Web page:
Today there is a sandbank across the Khor, closing it off from the sea. This was not always present, however. Scientists believe that a drop in the sea levels around the 14th-15th centuries A.D. caused the closure of the harbor’s mouth. Radiocarbon dating establishes that there was a stable and final closure occurring around 1640-1690 A.D. Huge cliffs line the sea entrance to Khor Rori forming natural breakwaters that allowed ancient ships to sail out 200 yards into the Indian Ocean proper with protection from the surf. This was the great strength of Khor Rori as a port; the natural breakwater provided protection from both the summer southwest monsoon and the winter northeast monsoon winds. Thus the port could be used all year for shipping and shipbuilding.
In Part Two in this series, we will examine the specific resources Nephi required to build his ship. In Part Three we will explain why these resources where found only at Khor Rori in Nephi’s time, and thus provide an explanation as to why the Lord had Lehi travel 2100 miles across the hellish desert of Arabia in order to build his ship.





The story of Noah and his family being spared from a world- wide deluge (a judgment by God) is one of the most important in the Old Testament. Much is learned about the nature of God from this story. For example: (1) It shows He is a holy God and cannot tolerate sin. (2) It shows He is a just God and that sin will not go unpunished. (3) It shows He is a God of mercy in that He spares some. (4) It shows God's power in that the Flood unleashed great power.


Khor Rori


Evidence root

Substantial new evidence identifies a lush area in the western corner of Oman as the possible location where Nephi built the ship that carried Lehi's family to the promised land.

Most Book of Mormon scholars agree that Lehi took his family south out of Jerusalem, down the Arabah and south to somewhere near Aqaba. From there Lehi angled on a southeastly direction paralleling the Red Sea coast of Saudi Arabia. Lehi's journey likely took them through or near Medina and Mecca, two holy cities of present day Islam. About 300 miles south of present day Mecca is an oasis called Al Kunfadah, the place Lehi called Nahom, the place where Ishmael died and was buried. From here Lehi turned nearly due east and crossed the lower portion of one of the most barren deserts in the world (The Empty Quarter).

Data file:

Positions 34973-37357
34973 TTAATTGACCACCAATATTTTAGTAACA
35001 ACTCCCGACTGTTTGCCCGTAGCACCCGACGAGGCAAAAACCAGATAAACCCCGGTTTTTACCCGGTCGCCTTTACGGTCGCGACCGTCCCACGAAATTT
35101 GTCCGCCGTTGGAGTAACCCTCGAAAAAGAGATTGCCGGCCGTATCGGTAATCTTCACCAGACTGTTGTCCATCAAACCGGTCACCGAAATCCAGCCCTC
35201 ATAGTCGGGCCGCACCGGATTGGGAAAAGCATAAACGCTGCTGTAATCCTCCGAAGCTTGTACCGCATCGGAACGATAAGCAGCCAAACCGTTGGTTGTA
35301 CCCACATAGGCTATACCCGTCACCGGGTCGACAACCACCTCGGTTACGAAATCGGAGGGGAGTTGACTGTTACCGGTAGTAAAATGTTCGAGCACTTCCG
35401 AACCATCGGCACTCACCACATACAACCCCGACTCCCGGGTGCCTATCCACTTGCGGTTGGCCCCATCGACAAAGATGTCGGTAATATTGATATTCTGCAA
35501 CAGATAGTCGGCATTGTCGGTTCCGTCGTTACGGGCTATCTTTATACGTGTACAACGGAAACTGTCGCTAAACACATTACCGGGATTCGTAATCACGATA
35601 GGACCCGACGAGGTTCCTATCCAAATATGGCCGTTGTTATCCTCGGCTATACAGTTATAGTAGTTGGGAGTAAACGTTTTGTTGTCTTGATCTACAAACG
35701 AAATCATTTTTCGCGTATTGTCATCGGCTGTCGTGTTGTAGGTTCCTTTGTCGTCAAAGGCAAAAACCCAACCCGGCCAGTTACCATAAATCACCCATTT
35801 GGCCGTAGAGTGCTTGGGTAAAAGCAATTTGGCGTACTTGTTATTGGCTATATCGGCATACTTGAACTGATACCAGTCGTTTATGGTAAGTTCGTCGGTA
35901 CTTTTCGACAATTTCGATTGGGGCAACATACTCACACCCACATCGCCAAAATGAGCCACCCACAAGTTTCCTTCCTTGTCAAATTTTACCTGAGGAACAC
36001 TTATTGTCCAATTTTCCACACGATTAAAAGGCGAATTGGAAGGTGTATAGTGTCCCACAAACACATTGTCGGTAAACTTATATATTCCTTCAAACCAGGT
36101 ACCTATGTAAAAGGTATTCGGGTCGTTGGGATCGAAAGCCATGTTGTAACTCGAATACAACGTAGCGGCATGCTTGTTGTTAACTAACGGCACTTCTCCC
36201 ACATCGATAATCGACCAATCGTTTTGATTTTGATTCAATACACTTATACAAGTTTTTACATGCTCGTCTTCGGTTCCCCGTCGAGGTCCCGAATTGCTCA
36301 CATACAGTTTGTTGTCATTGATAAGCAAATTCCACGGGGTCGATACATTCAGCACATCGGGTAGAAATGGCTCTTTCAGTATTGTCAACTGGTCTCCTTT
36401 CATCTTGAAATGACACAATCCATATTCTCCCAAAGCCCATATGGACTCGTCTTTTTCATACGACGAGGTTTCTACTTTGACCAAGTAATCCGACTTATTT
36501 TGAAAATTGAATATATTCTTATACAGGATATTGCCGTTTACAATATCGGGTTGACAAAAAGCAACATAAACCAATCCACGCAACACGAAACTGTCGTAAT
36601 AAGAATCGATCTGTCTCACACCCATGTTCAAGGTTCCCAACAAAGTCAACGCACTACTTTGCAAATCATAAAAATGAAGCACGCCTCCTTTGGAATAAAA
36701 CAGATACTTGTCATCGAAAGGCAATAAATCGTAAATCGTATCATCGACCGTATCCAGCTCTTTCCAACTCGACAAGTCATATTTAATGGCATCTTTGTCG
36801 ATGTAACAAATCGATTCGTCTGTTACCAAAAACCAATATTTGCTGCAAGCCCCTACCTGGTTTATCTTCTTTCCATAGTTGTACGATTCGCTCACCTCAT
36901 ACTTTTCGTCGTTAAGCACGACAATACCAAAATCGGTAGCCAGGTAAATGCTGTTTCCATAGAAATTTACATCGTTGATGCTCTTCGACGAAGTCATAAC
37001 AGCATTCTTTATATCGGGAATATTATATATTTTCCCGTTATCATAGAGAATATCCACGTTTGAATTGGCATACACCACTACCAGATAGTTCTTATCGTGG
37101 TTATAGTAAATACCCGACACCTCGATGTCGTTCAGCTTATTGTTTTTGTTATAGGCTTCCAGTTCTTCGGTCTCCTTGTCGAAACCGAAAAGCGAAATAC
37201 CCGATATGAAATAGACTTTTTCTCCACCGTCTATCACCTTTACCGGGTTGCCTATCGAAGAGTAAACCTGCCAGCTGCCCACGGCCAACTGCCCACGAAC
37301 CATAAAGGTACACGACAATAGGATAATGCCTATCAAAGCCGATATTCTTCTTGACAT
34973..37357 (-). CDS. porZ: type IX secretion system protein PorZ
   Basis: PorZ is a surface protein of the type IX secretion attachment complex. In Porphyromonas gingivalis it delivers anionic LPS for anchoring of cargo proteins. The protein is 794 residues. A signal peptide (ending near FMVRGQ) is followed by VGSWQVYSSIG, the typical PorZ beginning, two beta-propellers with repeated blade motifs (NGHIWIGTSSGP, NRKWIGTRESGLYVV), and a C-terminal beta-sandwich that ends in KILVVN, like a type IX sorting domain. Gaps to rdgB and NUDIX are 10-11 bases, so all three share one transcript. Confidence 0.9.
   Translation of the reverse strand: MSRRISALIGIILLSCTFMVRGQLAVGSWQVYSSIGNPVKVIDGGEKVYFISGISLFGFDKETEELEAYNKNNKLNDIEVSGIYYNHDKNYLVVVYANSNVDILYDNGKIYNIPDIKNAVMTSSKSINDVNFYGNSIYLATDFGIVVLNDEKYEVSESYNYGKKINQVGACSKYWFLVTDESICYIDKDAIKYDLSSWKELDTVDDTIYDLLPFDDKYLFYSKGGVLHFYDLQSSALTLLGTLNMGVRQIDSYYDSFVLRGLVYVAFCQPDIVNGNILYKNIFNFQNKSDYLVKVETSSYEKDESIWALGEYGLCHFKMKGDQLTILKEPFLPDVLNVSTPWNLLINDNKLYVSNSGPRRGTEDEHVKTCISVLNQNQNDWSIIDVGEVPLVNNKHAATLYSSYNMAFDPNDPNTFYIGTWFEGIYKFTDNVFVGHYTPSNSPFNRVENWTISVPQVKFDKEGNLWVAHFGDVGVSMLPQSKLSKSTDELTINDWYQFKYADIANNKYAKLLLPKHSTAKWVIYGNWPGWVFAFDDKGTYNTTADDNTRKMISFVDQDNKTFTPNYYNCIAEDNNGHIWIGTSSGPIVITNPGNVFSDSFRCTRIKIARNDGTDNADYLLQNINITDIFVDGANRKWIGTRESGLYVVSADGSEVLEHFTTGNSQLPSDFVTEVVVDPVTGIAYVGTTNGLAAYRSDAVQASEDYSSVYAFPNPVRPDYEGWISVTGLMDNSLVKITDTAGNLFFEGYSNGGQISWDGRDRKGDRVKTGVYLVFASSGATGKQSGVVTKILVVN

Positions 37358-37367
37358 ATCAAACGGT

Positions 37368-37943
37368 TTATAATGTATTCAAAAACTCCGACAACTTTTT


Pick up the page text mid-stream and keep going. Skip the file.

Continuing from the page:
The route Lehi took paralleled the ancient Frankincense Trail. Frankincense is a vegetable resin from the Boswellia, a family of decidious shrubs or trees found in northeast Africa. The resin hardens when dried, into small yellow grains, which are then burned for their aromatic quality. It is called "frank" because of the freeness with which it gives forth its odor. The resin is often burned as incense, used as a fragrance or as an embalming agent. Frankincense came, anciently, primarily from Sada, Yemen (northeast of San'a, Yemen). San'a, anciently, was the terminal point of the Frankincense Trail, a well known and much travelled trade route between San'a, Yemen and Sidon, Lebanon. But the trail continued east from San'a, though much less travelled. Lehi likely followed, or paralleled, this trail to somewhere near Salala, Oman.
Travelling nearly a thousand miles across southern Saudi Arabia, Lehi arrived at a place he called "Bountiful". Lehi describes this area as a place of "much fruit and also wild honey...and we called the place Bountiful, because of its much fruit." This is a startling declaration considering Arabia was a place known for its barrenness, its desolation, and for its lack of trees. Indeed, according to Hugh Nibley, "The best guide to Arabia at the time...imagined forests and lakes in the center of the peninsula, while insisting that the whole coastline was 'a rocky wall...as dismal and barren as can be: not a blade of grass or a green thing' to be found." It was no surprise that critics in Joseph Smith's day hooted at this story.